Herxing with The Rock

Madeleine Boyson is currently on a second hiatus from pursuing a degree in history in an effort to better treat her Lyme disease. Her time away from school has led her to seek out a healthcare community on social media. After noting the positive health benefits of social media in a TEDx talk, Madeleine joined Peer Health as a Patient Advocate, to help improve Peer Health for patients like herself and to create a better-connected healthcare system.

Have you ever woken up feeling like you’ve been beaten by a screaming Dwayne “The Rock” Johnson? Now that I’m a pro with herxes, I’ve decided The Rock is my best analogy for this experience. Dealing with a chronic illness means that I’m no stranger to pain and discomfort and, in one week I can experience random symptom flares, unexplained “better” days, and changes in my treatment plan. But those changes in treatment often result in an unpleasant experience called a Jarisch-Herxheimer reaction or “herx.”

So, what is a herx? Essentially, a herx is when toxins are released by bacterial die-off during treatment at a faster rate than the body can comfortably handle. I’ve always thought of it in a battle analogy: As a war is waged, a city must deal efficiently with the casualties. These casualties may take a toll on the city, exacerbating pre-existing problems. Similarly, my body must manage the death of good and bad bacteria and, if my body can’t deal with this efficiently, my pre-existing symptoms are exacerbated. For me, symptoms of a herx include (but are not limited to) increased muscle and joint pain, brain fog, fever, chills, headaches, and flu-like symptoms. See where The Rock comes in?

The National Institute of Health has a more technical definition. In relation to syphilis patients, the NIH has described it as: “The [Jarisch-Herxheimer] reaction is generally attributed to the release of endotoxins or spirochaetal breakdown substances… These substances are thought to produce systemic manifestations, such as fever, chills, and malaise, as well as exacerbation of syphilitic lesions.”1 Herxing can occur in almost any patient undergoing treatment for bacterial infections including Lyme disease and other tick-borne illnesses, Tuberculosis, Rheumatic Fever, Whipple’s Disease, and Typhoid. I have even heard chronic illness patients without bacterial infections describe herx-like experiences.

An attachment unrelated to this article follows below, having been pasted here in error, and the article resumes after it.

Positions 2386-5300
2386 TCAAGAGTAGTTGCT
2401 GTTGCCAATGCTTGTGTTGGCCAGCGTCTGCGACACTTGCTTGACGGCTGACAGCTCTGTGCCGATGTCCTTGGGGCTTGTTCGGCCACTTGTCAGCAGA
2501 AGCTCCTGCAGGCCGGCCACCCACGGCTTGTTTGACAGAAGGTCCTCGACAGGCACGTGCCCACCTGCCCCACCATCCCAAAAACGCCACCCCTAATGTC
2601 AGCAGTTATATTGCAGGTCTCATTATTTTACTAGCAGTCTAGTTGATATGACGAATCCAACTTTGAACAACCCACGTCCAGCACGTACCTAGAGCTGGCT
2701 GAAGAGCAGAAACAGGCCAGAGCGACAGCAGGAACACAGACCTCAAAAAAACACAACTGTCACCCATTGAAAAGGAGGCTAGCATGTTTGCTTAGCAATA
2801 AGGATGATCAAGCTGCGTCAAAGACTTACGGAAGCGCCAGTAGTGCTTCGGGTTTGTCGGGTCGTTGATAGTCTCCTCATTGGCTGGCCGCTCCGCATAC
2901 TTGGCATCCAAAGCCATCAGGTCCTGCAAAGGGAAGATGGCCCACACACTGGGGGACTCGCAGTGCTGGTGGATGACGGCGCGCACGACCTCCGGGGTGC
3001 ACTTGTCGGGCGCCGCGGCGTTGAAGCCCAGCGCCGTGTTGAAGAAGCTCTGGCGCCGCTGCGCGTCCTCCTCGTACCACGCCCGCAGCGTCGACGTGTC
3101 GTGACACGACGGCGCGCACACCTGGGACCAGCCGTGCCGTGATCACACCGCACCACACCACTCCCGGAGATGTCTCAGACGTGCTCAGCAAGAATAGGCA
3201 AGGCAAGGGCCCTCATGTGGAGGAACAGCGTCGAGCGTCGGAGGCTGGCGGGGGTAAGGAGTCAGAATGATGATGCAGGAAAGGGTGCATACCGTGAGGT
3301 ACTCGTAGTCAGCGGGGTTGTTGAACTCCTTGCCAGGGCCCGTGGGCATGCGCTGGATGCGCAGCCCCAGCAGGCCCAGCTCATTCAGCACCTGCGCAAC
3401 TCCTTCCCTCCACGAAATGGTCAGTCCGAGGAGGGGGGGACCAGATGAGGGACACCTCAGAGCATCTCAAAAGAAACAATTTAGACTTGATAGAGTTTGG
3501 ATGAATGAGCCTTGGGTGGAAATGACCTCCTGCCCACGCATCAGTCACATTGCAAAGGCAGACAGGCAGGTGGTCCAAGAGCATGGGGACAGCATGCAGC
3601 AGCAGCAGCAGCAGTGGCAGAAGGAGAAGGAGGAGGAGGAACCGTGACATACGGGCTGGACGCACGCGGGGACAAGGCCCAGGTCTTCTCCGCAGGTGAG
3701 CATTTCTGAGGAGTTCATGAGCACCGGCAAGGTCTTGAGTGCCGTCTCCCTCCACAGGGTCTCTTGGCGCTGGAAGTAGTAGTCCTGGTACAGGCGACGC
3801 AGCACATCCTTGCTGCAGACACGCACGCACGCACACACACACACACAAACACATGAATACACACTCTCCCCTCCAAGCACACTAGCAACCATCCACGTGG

Herxes can last from a few hours to a few weeks, and noting variation in duration and severity is a good measuring tool for treatment progression. My doctor describes it in a binary: “Good Herxes” are reactions that last relatively few days and may involve any difficulty of symptoms, but that leaves the patient feeling improved. These indicate that treatment is going well and that the correct methods or dosage are being used. Conversely, “Bad Herxes” are reactions that make the patient feel worse long after the herx is technically over. These indicate that the methods or dosage being used are too extreme or wrong for the body, and that treatment should be altered.

There are also a few recommended ways to find relief in a herx. First, it is best to accept that herxing is inevitable.Then, determine the best detox methods for you. Staying hydrated and encouraging your kidneys and renal system to flush out toxins should be at the top of your list. For me, it’s taking a hot 20- to 40-minute bath with Epsom salt and baking soda. This may initially increase your symptoms and fatigue, but it will generally leave you feeling refreshed. The salt is dehydrating, so drink lots of water! To help boost your lymphatic system, you might also want to use a dry skin brush before getting in your bath. With a natural bristle body brush, you should use small and light strokes and brush upwards from your feet towards your heart. Taking supplements can also help, but you should consult your doctor beforehand. Taking activated charcoal capsules or AlkaSeltzer Gold in a glass with water and lemon juice may be recommended.

Lastly, I know that herxing will end. I make it a priority to communicate with my doctor. If a herx is lasting longer than I thought it might, she and I will discuss ways to reduce my antibiotic dosage or otherwise alter my treatment plan for relief. Herxing won’t kill you, but it’s definitely supposed to make you stronger. Make sure your practitioner is working with that in mind.

Do you have any pointers for herxing patients? Have you experienced a particularly good or bad herx and think someone would benefit from hearing about it? Add your comments so others can learn from you. Peer Health is designed with peer support in mind and, I’d love to collaborate with others who experience herxing by tracking our reactions on the app. Maybe together we can gather some useful information for ourselves AND our doctors. Email me at madeleine@peerhealth.me or connect with me on Instagram: @mad_claire_bee. Maybe Dwayne “The Rock” Johnson can make us collectively stronger!

1 https://www.ncbi.nlm.nih.gov/pmc/articles/PMC1053806/pdf/brjvendis00160-0002.pdf

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